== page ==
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Should the U.S. criminal justice system value rehabilitation over retribution?

  • The better of the community

    Retribution does not teach anyone how to live, how to over come the problems they face or how to make progress. It instead tries to make the community fear punishment, however, to some people in the United States, prison is not a punishment but instead a blessing because they get somewhere to stay, and they aren't being tortured. Recidivism rates continue to rise, and if the United States focused on helping their people, the long term benefits for the community would out last any other benefits with rehabilitation

  • The U.S. criminal justice system should value rehabilitation over retribution.

    Although it is important for criminals to be punished for their crimes, in an ideal world, they should be able to re-enter society after having been rehabilitated. Former convicts should be able to avoid recidivism by re-integrating into society as law abiding citizens. In this way, they can benefit from their time in prison.

  • It is possible to achieve both

    The resolutions asks if rehabilitation should be valued over retribution. It does not ask us to choose one or the other. So, if you value retribution over rehabilitation, you are saying that you basically do not care about the health of that human being, but only that he pay for his crime. If you value rehabilitation over retribution, however, you are putting health first, and then later the criminal can pay penance for his transgressions. Therefore, the most just thing to do would be to value rehabilitation first. Set that before punishment, and when the individual is healthy, it will make the punishment that much more effective.

  • Yes, retribution serves no purpose.

    What does it value society to hold someone in jail because it is supposedly going to make the criminal pay for his crime? It is society that has to pay to keep the criminal locked up, and yes the criminal looses his freedom, but what is the point? We should only consider detaining someone when they are a further threat to society, otherwise any criminal should have the option of going through a rehabilitation program.

  • Yes, Rehablitation, not retribution is the Goal

    Even in the best societies, there are some people who are simply evil, like Charles Manson. But they just need to be kept away from society, not sought out for revenge. The question is not mercy for them or even rehabilitating them specifically for them. It's about us, and keeping our souls clean. Try to make them function in this society, keep them away from gentle people, but no revenge!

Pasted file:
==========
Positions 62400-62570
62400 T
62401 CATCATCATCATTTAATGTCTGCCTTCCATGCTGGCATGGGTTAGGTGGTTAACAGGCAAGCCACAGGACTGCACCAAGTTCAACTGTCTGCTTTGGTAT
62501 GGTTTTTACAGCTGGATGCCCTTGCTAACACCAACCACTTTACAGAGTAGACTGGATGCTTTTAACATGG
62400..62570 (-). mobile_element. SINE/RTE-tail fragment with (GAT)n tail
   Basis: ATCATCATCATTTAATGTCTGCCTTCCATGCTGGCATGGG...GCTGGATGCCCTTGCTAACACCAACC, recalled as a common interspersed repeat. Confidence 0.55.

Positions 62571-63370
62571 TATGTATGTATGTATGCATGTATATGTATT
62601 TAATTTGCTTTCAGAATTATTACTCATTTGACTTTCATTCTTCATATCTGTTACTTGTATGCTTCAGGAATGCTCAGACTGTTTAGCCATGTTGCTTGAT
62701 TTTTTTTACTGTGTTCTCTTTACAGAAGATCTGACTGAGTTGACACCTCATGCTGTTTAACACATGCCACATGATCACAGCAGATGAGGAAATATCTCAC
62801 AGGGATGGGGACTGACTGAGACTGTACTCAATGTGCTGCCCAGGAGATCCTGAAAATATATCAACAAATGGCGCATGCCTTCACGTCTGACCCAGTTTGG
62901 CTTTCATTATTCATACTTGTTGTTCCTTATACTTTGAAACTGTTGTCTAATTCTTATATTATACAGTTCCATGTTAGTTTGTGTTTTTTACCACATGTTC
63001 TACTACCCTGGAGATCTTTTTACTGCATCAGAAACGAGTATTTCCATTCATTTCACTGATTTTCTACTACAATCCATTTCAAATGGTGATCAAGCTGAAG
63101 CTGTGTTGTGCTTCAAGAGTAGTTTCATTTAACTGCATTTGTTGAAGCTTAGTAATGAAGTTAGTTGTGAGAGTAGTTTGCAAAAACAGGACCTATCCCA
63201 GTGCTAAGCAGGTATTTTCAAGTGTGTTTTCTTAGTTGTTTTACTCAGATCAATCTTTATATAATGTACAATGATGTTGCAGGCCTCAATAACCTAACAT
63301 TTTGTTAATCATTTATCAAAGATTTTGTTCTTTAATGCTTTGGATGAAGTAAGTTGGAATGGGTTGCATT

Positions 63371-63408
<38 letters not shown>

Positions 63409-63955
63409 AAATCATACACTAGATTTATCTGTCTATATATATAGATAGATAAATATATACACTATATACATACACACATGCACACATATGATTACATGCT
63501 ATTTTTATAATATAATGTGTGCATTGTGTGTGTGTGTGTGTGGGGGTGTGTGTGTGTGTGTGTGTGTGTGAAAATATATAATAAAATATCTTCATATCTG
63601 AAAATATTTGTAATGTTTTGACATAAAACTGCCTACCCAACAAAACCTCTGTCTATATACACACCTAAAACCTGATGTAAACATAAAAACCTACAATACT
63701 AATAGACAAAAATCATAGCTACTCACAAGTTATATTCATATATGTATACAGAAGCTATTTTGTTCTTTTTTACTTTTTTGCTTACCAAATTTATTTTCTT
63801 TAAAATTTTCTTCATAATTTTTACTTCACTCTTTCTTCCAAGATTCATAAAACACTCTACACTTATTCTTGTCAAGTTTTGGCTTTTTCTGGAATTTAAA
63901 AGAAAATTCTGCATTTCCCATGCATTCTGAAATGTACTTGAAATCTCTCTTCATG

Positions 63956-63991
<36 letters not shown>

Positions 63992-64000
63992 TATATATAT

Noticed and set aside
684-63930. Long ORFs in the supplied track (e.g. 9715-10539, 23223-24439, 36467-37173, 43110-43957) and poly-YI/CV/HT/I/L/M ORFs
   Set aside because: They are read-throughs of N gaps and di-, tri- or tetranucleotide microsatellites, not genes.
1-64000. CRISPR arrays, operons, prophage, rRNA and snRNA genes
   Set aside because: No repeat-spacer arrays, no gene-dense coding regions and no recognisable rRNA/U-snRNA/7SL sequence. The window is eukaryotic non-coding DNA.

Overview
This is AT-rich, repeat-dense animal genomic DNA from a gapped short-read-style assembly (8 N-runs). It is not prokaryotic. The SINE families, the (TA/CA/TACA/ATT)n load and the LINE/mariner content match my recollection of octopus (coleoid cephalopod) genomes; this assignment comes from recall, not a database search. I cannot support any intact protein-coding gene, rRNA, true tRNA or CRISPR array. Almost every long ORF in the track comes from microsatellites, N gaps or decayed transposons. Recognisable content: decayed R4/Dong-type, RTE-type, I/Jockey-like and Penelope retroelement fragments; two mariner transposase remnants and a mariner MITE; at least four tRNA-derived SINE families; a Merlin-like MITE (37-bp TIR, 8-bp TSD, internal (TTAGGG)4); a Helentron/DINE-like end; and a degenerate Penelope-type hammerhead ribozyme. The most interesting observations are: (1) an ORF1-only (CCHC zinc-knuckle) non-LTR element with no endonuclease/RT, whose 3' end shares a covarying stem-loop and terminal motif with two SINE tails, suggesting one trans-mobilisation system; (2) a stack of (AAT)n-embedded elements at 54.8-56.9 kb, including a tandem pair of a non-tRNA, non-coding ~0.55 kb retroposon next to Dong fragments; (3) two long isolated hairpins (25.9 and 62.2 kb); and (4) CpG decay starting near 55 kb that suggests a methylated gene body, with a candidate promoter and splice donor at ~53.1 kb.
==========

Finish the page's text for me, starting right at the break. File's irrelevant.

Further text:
• Value rehabilitation over retribution

    As much joy as it might give some people, we can not afford to punish our criminals any longer! The cost is too high! Rehabilitate them as efficiently and quickly as possible and send them on their way in hopes to never see them again! The sooner we start working on rehabilitating the sooner we'll become expert at it.

  • Recidivism rates are lower when convicts are taught life skills.

    I have worked in law enforcement for over a decade. The vast majority of chronic repeat offenders are the ones who have nothing else going for them. They have no education, no job skills, and usually have some kind of addiction or mental health problems that have not been treated. They have no hope of ever supporting themselves through legitimate (non-criminal) means, so they continue stealing, forging, defrauding, etc. Programs that give convicts job training and skills have been shown to cut recidivism rates.

  • A Sense of Deterrence

    We can't assume that all people in society are only stopped from doing crimes because of their morality; in order to have a more realistic view of the world, we just also consider that many also stop themselves from committing crimes because we fear the punishment; If I wanted to steal, a major deterrence factor would be that I would get caught and face consequences. Similarly, a world where rehabilitation is always valued over the sense of punishment is a world where criminals have a reduced sense of deterrence to do crime. Ultimately, this leads to more crime in society


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